• Sales. The net percent of all owners* reporting higher nominal sales in the first quarter of 2013 compared to the fourth quarter of 2012 rose 3 points to a negative four percent, the best reading in 10 months, although there are still more firms reporting declines than those reporting gains. Sales expectations improved 8 points from March to a net four percent.

• Earnings and wages. Earnings trends have been on an upward trajectory but were unchanged in April, holding at a net negative 23 percent. Nineteen percent of small employers reported raising compensation and three percent reported reductions in worker compensation, yielding a net 15 percent reporting higher worker compensation (down 1 point from March). A net nine percent of owners plan to raise compensation in the coming months.

• Credit markets. Thirty-onepercent of owners reported that all their credit needs were met; 50 percent explicitly said they did not want a loan (63 percent including those who did not answer the question, presumably uninterested in borrowing as well). Only six percent of owners reported that all their credit needs were not met, down 1 point and only 2 points above the record low.

• Capital outlays. The frequency of reported capital outlays over the past six months fell 1 point to 56 percent, after rising steadily, albeit by small increments, since January. The frequency of expenditures being made remain at the high end of recession-type readings, consistent with the lack of interest in expansion and the dim outlook for business conditions. The percent of owners planning capital outlays in the next three to six months fell 2 points, with a reported 23 percent planning to make future expenditures.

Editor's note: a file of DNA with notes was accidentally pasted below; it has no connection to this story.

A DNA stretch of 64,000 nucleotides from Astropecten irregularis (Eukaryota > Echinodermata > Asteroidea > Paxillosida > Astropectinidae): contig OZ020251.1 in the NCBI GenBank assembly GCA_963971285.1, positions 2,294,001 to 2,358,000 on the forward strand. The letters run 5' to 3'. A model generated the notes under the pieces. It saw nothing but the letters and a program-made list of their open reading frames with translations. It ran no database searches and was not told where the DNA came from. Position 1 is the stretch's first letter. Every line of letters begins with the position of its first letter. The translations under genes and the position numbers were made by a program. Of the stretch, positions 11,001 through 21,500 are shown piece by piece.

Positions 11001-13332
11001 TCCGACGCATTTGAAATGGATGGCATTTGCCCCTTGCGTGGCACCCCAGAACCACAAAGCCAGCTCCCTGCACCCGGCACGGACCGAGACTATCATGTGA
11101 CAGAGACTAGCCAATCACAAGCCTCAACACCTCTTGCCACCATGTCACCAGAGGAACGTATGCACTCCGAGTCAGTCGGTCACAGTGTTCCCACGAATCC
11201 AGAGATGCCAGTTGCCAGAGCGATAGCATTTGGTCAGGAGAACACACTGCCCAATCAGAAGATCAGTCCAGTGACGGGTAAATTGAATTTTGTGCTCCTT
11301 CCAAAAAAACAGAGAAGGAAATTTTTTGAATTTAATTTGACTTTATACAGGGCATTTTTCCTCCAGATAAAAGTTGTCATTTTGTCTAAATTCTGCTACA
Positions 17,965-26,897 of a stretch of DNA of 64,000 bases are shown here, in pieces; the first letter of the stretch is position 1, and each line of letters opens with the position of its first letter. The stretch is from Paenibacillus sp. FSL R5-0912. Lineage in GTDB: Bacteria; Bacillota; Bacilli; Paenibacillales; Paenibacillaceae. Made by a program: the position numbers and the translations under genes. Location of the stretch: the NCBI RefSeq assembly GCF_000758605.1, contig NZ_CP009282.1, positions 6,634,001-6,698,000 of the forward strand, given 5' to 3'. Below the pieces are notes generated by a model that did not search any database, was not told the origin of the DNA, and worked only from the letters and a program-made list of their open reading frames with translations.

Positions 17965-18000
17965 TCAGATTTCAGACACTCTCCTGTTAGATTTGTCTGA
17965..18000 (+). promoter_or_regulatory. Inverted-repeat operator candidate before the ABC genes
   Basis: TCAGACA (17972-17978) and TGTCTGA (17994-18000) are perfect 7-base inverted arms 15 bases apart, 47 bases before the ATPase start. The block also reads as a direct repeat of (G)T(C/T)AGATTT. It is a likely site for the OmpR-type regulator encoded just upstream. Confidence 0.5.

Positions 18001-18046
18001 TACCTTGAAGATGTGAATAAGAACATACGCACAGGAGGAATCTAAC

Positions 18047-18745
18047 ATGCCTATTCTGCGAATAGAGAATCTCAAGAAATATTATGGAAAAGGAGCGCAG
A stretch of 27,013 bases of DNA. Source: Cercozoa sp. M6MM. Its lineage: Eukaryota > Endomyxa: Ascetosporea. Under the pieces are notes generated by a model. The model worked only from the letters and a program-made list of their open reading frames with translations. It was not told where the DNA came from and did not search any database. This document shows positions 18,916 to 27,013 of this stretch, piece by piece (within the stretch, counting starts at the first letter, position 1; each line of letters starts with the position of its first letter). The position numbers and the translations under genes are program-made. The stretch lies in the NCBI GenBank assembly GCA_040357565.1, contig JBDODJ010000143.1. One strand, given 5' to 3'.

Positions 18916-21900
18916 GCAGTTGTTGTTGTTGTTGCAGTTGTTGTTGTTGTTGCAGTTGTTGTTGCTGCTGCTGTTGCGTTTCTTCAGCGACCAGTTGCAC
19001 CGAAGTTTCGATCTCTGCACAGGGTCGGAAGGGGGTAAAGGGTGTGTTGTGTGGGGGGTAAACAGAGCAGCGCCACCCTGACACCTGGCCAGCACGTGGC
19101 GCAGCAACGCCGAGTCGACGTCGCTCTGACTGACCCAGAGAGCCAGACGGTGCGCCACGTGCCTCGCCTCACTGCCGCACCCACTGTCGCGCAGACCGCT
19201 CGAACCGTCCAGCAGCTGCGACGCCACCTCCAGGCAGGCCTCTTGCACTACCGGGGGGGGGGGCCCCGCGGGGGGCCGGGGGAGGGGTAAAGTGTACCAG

• Good time to expand. Only four percent of those surveyed characterized the current period as a good time to expand, unchanged from last month and historically a very weak number. Of those who said it was not a good time to expand, 62 percent cited “economic conditions” and 24 percent cited “the political climate.” The net percent of owners expecting better business conditions in six months was a net negative 15 percent, an increase of 13 points over April.

• Inventories. The pace of inventory reduction continued, with a net negative six percent of all owners reporting growth in inventories. For all firms, a net negative 1 percent (unchanged) reported stocks too low, historically a good level of satisfaction with inventory stocks. Plans to increase inventories gained 5 points but rose only to a net zero percent of all firms.

• Inflation. Twenty percent of surveyed NFIB owners reported price increases (up 2 points) and 15 percent reported reducing their average selling prices in the past three months (down 2 points). The net percent of owners raising selling prices was three percent, up 4 points. Twenty-one percent of owners plan to raise average prices in the next few months, and three percent plan reductions, both unchanged from March’s report.

Today’s report is based on the responses of 1,873 randomly sampled small businesses in NFIB’s membership, surveyed throughout the month of April. Download the complete study at